As I write, Hurricane Gustav is rapidly approaching New Orleans and millions along the Gulf Coast are facing potential wind, rain, and catastrophic losses of property and neighborhoods. One potential additional casualty of the storm--jobs. (Two months after Katrina, the Department of Labor estimated a loss of 230,000 jobs due to the storm.)
I've witnessed the effects of a storm surge firsthand: In December 2005, I spent two weeks volunteering with a Katrina relief effort in Biloxi, Mississippi. My former colleagues, students, and I arrived over 100 days after the storm and joined an active volunteer group of over 150--many of whom had been working since early September. We were shocked by the extent of the damage. One of our first assignments was to replace street signs in a neighborhood. (The official ones weren't ready yet, so we made our own temporary signs.)
If you feel that there is only a remote possibility that you or someone you know will be personally affected by a hurricane--think again. According to the Census, 1 in 2 Americans lives in a coastal county within 50 miles of the sea. This weekend, I wrote a piece for Career Hub on employment-related preparation strategies that you can use in anticipation of Mother Nature's whims. My primary suggestions:
Maintain contact with others through an e-mail address/phone number that is portable.
Store copies of your resume and other important documents electronically, and
Ensure that you have enough identification to complete an I-9.
Given that the window for Gustav preparations has passed, my thoughts turn to "Maxine," a Katrina survivor I met during my time in Mississippi. Maxine and her extended family decided to ride out the storm in her apartment: "My building is made of bricks--it isn't wood, and it isn't a mobile home. We figured we'd be fine if the water didn't come in. At first I thought I'd be okay if my car survived, then I thought I'd be okay if the house didn't get any water. Then I saw the refrigerator floating in the living room, and the room filling up, and I thought I'd be okay if the family just lived through it."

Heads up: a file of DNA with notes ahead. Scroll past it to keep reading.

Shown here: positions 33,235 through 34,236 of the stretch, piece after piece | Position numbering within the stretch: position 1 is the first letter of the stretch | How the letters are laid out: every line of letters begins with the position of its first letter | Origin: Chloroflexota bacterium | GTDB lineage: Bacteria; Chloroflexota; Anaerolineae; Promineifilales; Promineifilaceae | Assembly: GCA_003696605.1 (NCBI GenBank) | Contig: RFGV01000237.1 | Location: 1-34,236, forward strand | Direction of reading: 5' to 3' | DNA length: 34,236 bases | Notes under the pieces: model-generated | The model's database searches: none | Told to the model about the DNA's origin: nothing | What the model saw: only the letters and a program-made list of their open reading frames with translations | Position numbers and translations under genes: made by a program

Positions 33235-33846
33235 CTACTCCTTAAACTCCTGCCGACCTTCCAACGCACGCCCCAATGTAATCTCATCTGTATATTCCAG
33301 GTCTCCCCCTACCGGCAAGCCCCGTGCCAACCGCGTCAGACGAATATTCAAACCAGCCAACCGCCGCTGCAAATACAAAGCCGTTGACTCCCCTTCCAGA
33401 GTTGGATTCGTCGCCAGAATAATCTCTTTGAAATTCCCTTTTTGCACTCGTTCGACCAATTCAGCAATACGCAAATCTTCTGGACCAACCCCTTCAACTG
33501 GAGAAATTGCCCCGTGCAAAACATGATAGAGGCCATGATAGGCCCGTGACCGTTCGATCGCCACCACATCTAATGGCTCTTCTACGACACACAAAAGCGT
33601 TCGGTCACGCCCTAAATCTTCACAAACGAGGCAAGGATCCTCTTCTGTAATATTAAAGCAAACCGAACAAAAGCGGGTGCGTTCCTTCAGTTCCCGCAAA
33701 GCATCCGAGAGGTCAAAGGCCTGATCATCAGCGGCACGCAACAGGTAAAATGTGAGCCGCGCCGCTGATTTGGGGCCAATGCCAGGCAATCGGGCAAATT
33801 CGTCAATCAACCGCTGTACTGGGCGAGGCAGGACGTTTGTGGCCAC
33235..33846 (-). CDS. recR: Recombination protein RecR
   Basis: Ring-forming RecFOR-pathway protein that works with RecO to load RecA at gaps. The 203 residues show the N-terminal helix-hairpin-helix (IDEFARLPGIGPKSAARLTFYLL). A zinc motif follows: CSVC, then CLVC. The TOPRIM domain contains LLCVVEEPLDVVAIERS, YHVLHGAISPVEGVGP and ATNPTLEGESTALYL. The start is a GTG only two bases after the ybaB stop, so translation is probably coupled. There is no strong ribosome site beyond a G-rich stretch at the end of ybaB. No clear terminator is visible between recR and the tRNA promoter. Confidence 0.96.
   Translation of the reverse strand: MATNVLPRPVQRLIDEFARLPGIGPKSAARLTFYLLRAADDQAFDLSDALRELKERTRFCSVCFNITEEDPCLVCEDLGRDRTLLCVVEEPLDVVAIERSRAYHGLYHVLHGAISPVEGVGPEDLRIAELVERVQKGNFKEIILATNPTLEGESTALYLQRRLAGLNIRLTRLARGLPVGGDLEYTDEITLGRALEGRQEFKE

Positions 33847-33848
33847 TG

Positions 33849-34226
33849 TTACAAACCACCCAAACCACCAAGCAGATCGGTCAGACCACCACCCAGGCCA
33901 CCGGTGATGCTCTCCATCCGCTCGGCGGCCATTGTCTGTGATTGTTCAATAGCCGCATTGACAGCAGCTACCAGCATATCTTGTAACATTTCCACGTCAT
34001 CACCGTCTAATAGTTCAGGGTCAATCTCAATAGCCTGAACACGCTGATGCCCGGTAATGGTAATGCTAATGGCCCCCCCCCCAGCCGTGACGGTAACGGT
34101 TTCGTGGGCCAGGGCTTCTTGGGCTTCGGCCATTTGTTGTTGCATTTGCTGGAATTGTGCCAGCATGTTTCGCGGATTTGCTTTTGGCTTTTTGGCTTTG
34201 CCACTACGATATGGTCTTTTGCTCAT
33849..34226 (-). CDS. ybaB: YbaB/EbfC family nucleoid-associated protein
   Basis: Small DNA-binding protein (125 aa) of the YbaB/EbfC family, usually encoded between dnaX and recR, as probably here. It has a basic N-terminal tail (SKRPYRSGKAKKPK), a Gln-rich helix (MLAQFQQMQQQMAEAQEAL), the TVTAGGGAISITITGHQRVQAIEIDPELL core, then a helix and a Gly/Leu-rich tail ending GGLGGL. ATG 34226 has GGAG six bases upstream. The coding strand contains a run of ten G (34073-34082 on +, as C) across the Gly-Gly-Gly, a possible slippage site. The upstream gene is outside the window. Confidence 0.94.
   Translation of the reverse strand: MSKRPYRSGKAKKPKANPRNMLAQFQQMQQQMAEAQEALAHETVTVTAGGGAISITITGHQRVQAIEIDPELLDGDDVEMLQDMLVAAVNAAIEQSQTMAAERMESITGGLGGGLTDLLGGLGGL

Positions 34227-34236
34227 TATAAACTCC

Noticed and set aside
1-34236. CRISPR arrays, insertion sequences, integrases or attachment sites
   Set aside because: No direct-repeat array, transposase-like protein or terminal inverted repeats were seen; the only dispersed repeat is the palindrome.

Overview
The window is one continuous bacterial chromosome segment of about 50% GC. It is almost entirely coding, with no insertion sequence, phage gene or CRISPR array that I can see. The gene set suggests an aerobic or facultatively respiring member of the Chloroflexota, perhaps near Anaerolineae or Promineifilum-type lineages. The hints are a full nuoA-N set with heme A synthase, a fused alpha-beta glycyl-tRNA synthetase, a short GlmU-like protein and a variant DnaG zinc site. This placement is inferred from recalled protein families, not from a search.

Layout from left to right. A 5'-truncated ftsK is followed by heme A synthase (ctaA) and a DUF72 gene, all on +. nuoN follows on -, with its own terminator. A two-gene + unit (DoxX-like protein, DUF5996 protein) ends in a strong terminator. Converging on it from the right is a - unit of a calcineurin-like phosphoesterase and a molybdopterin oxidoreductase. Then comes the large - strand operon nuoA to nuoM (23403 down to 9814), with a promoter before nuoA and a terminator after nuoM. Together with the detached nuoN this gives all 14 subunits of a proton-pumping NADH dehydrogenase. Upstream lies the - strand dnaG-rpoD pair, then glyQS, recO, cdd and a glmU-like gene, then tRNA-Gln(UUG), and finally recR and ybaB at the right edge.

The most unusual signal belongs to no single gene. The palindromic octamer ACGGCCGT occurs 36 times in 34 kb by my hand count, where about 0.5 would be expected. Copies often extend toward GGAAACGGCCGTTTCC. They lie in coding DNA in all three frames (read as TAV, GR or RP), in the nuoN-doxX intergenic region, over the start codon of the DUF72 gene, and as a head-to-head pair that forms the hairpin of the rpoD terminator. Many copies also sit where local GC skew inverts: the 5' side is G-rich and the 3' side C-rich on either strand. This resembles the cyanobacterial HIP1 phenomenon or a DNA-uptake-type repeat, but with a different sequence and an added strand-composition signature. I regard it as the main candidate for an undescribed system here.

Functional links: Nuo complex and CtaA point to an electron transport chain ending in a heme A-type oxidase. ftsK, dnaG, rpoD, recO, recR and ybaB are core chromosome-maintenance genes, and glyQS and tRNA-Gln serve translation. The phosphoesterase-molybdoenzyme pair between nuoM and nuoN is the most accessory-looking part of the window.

Maxine and her family survived, but she lost all of her possessions and ended up living with her mother. "It isn't great, but it's okay," she said at the time. Her long-term plans were to stay in her hometown through the rebuild--though her father had already moved to Texas--and pursue a job in customer service using her previous experience as an accounting assistant (a position she did not enjoy).
Last week, I wrote about taking time out to address minor annoyances in life and work (see Jason Alba's post, "I Hated My Lawnmower"). Today, I am thinking about challenges at work or in life that start small, grow larger, and that we convince ourselves that we can get through without addressing head-on. Have you experienced the mental equivalent of having a refrigerator float through your workspace--"If only I can get through today, it will be okay?"
Once they committed to riding out Hurricane Katrina, Maxine and her family had very limited control and a finite amount of choices to make as the storm surge seeped through their quarters. On the other hand, you may have more options than you realize. Are there situations you are living which have steadily gotten worse and that you can take control of? Anything small that you can tackle now before it becomes a groundswell?
To paraphrase Robert Schuller's oft-quoted gem: "What would you do if you knew you could not fail?"